Patent application title: Tear and Sew Garment label and Method of Producing
Dean Hill (New Freedom, PA, US)
IPC8 Class: AG09F300FI
Class name: Stock material or miscellaneous articles structurally defined web or sheet (e.g., overall dimension, etc.) discontinuous or differential coating, impregnation or bond (e.g., artwork, printing, retouched photograph, etc.)
Publication date: 2010-02-11
Patent application number: 20100035027
A composite tag comprises a woven fabric substrate having a surface, a
smooth, pliable urethane coating disposed on the surface of the
substrate, a pressure or heat sensitive adhesive disposed on the urethane
coating, and a face stock disposed on the adhesive.
1. A small sheet-like item comprising:a substrate;a smooth, pliable
coating disposed on a surface of the substrate;an adhesive disposed on
the smooth, pliable coating; anda face stock disposed on the adhesive.
2. The item of claim 1, wherein the item is a garment tag.
3. The item of claim 1, wherein the substrate is a fabric.
4. The item of claim 1, wherein the substrate is woven.
5. The item of claim 1, wherein the coating is urethane.
6. The item of claim 1, wherein the adhesive is pressure sensitive or heat sensitive.
7. The item of claim 1, wherein the face stock is paper.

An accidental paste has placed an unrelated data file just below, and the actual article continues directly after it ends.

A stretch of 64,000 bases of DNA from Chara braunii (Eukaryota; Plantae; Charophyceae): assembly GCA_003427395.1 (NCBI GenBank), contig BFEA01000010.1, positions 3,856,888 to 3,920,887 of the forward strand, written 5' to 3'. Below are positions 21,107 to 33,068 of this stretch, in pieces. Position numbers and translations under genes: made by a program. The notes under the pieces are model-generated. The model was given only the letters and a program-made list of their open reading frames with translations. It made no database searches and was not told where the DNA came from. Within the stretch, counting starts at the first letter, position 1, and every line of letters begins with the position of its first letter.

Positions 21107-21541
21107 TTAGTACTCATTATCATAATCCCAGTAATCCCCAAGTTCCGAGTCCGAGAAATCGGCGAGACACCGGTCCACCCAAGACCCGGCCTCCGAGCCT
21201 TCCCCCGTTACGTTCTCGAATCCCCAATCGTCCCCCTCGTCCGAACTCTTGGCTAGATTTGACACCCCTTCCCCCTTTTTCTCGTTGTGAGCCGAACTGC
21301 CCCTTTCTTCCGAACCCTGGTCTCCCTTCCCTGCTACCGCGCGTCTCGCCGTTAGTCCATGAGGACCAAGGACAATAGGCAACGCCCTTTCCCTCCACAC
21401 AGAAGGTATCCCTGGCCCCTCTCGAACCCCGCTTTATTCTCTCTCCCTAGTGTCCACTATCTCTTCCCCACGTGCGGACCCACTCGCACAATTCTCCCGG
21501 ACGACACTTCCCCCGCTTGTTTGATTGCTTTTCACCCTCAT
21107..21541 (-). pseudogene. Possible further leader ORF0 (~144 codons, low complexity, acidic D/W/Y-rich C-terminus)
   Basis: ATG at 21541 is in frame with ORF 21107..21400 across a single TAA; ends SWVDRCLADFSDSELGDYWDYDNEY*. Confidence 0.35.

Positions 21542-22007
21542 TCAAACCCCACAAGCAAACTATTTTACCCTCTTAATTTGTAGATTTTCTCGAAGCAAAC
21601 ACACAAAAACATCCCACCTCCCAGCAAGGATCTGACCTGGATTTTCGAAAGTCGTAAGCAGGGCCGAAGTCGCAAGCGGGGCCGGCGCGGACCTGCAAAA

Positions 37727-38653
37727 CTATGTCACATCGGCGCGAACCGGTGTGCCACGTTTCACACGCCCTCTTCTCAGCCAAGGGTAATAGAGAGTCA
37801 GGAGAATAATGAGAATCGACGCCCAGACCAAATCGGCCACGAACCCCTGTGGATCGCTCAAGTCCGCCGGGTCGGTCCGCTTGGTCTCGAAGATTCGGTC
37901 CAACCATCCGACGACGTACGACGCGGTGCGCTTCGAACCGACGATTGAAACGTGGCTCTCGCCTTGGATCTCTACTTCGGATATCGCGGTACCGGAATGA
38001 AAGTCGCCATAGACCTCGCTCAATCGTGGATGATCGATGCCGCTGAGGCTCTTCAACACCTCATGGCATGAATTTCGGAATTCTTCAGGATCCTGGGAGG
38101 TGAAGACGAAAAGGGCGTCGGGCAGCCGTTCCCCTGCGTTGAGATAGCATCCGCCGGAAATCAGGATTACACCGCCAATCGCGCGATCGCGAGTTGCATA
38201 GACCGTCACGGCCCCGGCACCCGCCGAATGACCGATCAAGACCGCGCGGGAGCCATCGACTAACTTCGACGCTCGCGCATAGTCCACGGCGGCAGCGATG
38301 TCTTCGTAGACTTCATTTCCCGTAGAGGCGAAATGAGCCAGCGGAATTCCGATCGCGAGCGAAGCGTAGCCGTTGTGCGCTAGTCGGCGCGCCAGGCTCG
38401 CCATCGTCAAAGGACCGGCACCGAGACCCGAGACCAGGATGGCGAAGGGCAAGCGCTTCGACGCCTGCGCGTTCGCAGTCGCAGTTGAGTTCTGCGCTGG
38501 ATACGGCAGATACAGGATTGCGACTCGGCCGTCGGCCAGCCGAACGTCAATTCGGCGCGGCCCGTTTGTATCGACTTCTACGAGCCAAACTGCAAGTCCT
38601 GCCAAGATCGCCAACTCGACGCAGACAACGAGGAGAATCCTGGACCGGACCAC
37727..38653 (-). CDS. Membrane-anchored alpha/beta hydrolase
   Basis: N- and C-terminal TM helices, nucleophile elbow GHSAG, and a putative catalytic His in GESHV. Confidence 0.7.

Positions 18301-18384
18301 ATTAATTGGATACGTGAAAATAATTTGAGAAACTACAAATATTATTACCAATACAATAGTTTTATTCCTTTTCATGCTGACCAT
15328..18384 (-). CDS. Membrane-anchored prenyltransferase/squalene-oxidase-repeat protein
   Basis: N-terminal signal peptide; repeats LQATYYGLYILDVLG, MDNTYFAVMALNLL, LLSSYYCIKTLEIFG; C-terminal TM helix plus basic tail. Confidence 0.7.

8. The item of claim 1, wherein the face stock is printed.
9. The item of claim 1, wherein the face stock is a plastic film.
10. The item of claim 9, wherein the film contains an optically variable device.
11. A composite tag comprising:a woven fabric substrate having a surface;a smooth, pliable urethane coating disposed on the surface of the substrate;a pressure or heat sensitive adhesive disposed on the urethane coating; anda face stock disposed in contact with the adhesive.
12. The composite tag of claim 11, wherein the face stock is a plastic film.
13. The composite tag of claim 12, wherein the film contains an optically variable device.
14. A method for producing small sheet-like items comprising:providing a roll of substrate;coating the substrate with a smooth, pliable coating; andlaminating a face stock to the coated substrate with a layer of adhesive.
15. The method of claim 14, further comprising:forming label areas in the face stock by die-cutting the face stock and adhesive layer down to the substrate, the face stock remaining substantially continuous and uncut; andremoving from the substrate the areas of face stock that are outside of the formed label areas.
16. The method of claim 15, wherein detectable features are applied to the face stock.
17. The method of claim 16, wherein the features are printed.
18. The method of claim 16, wherein the features are embossed or molded into the face stock.